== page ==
Watts vs Current

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dflee

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Watts vs Current
« on: 9 Jul 2019, 01:55 pm »
I'm a complete novice when it comes to anything electric so am asking.
What makes a low wattage amp high current? And is a high wattage amp
high current in order to be high wattage or can you have a high wattage amp
with low current?
Just trying to figure something out. I've been told that a high current amp is good.

Don
ps: If this has been discussed before, please point me in that direction

Freo-1

Re: Watts vs Current
« Reply #1 on: 9 Jul 2019, 02:15 pm »
The short answer is: Watts are defined as follows:  (A watt is the same regardless of the amp that supplies it)

In the formula Power = I x V, the power is given in watts, I is current in amperes and V is volts. The second formula that may be utilized to calculate watts to voltage is Power = V squared / R, where R is the resistance in ohms. In one method, write the power formula as Power in watts = I x V.

So, for audio, when one refers to a "high current" amp, it simply means that there is a current reserve for speakers that have low impedance.  Any high wattage amp should be capable of generating sufficient current to drive the speakers.  High powered SS amps that double the wattage from 8 ohms nominal to 4 ohms nominal would be considered a voltage source, since it supplies the same voltage regardless of the current draw.  A tube amp is considered a current source, as the taps will provide the same current level regardless of the voltage tap.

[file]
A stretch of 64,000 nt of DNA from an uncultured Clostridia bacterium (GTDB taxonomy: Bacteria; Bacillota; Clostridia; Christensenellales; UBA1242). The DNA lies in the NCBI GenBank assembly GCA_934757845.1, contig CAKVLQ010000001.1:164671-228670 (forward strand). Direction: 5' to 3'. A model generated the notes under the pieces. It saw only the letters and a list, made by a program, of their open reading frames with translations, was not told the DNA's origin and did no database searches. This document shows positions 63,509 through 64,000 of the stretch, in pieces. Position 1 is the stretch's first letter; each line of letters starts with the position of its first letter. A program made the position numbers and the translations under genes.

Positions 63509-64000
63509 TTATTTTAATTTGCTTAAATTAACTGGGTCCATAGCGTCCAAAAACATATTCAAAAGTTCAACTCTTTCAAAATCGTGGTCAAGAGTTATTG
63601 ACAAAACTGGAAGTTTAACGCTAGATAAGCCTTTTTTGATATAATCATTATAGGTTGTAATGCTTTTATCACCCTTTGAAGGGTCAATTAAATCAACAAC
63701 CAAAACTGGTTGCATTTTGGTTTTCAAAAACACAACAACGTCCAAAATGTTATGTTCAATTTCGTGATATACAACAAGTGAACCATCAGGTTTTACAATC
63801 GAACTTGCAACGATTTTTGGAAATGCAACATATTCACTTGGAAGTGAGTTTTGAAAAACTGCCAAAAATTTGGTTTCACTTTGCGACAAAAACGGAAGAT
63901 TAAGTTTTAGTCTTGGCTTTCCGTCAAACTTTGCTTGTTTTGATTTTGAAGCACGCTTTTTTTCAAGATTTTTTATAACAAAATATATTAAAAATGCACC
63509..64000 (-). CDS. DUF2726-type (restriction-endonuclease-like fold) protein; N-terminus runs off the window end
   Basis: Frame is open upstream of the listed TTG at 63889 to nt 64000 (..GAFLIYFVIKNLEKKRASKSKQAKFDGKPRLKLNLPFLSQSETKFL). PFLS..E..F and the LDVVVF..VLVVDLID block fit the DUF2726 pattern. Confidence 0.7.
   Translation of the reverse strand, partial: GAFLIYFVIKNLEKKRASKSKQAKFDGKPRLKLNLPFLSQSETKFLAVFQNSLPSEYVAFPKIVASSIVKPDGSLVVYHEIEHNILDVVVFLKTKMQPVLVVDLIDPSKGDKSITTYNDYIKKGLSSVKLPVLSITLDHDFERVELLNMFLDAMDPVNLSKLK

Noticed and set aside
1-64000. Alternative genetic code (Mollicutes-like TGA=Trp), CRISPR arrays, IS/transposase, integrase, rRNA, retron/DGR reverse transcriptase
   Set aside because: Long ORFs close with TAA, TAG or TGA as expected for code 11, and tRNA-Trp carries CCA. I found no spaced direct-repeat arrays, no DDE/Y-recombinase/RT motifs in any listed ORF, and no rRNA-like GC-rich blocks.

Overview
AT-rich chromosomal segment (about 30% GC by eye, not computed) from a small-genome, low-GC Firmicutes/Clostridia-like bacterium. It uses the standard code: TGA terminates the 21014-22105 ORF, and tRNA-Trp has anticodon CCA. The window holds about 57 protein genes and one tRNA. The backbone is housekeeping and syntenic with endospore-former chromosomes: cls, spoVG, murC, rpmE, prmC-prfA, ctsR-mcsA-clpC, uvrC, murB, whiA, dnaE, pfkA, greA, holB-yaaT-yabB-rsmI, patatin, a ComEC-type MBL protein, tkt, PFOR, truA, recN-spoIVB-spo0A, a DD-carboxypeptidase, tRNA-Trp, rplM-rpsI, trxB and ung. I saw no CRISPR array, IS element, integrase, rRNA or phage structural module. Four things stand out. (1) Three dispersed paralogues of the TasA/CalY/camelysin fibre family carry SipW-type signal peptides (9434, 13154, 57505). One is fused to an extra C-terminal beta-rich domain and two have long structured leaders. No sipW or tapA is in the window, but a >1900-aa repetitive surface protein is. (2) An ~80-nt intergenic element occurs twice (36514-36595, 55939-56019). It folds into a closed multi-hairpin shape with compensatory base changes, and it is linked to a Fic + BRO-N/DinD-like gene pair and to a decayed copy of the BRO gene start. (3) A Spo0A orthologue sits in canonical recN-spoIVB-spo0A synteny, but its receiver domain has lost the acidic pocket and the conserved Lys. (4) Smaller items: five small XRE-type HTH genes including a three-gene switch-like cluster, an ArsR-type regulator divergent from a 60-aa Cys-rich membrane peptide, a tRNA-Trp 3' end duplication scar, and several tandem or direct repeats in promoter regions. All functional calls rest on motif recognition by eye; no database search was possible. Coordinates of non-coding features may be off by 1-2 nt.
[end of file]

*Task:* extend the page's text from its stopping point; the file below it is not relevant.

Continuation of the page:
Does that help?
« Last Edit: 9 Jul 2019, 08:14 pm by Freo-1 »

I.Greyhound Fan

Re: Watts vs Current
« Reply #2 on: 9 Jul 2019, 07:27 pm »
Here is a good discussion on this topic that will help-

https://forum.audiogon.com/discussions/watts-versus-current

A rough analogy is to think of watts as horse power and current as torque.  Both are needed for high speed.  A high HP low torque engine will go 150mp but a high HP engine with high torque will get you there sooner.

Or think of a pipe,  amps are the volume of water flowing through a pipe and voltage would be the water pressure.

amps x voltage= watts
« Last Edit: 9 Jul 2019, 09:04 pm by I.Greyhound Fan »

randytsuch

Re: Watts vs Current
« Reply #3 on: 9 Jul 2019, 07:36 pm »
Another way to think of it is
Power = I squared x resistance
Where I is current.
Resistance would be nominal resistance of your speaker, usually 8 or 4.

Since resistance is constant, higher current is higher power.

But this is simplified, in real life a speaker is not a constant 8 ohm load.
You need to look at the impedance of the speaker.  Impedance can be thought of as resistance over frequency.
As you go from 20 hz to 20 khz, the impedance curve can change a lot.  Depends on the drivers and the crossover design.
So 8 ohms would be the nominal value from 20 to 20k, but the actual value at any given frequency can vary.

As to if "high current" will sound better?
Can't answer that.

Randy

FullRangeMan

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Re: Watts vs Current
« Reply #4 on: 9 Jul 2019, 07:43 pm »
Don, I like the simple formula :
Voltage(tension) x Amperage(current) =Watts  or

V x A =W

I.Greyhound Fan

Re: Watts vs Current
« Reply #5 on: 9 Jul 2019, 08:23 pm »
Don, you can have a high watt amp with lower current.  Just look at the cheap high wpc AVR's.  Many claim 125 to 150 wpc and are class AB.  They weigh close to nothing and most are not high current.  Compare that to say for example, a Parasound A23 amp that weighs in at 34 pounds and produces 45 peak amps at 150 wpc.

As for a high current amp sounding better, there are a lot of other factors to consider such as speaker impedance, efficiency etc.  I can tell you this, my Magnepans sound fuller and better with higher current.

Elizabeth

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Re: Watts vs Current
« Reply #6 on: 9 Jul 2019, 08:55 pm »
My favorite simple picture explanation is voltage is the water pressure in a pipe. The diameter of the pipe is the amperage.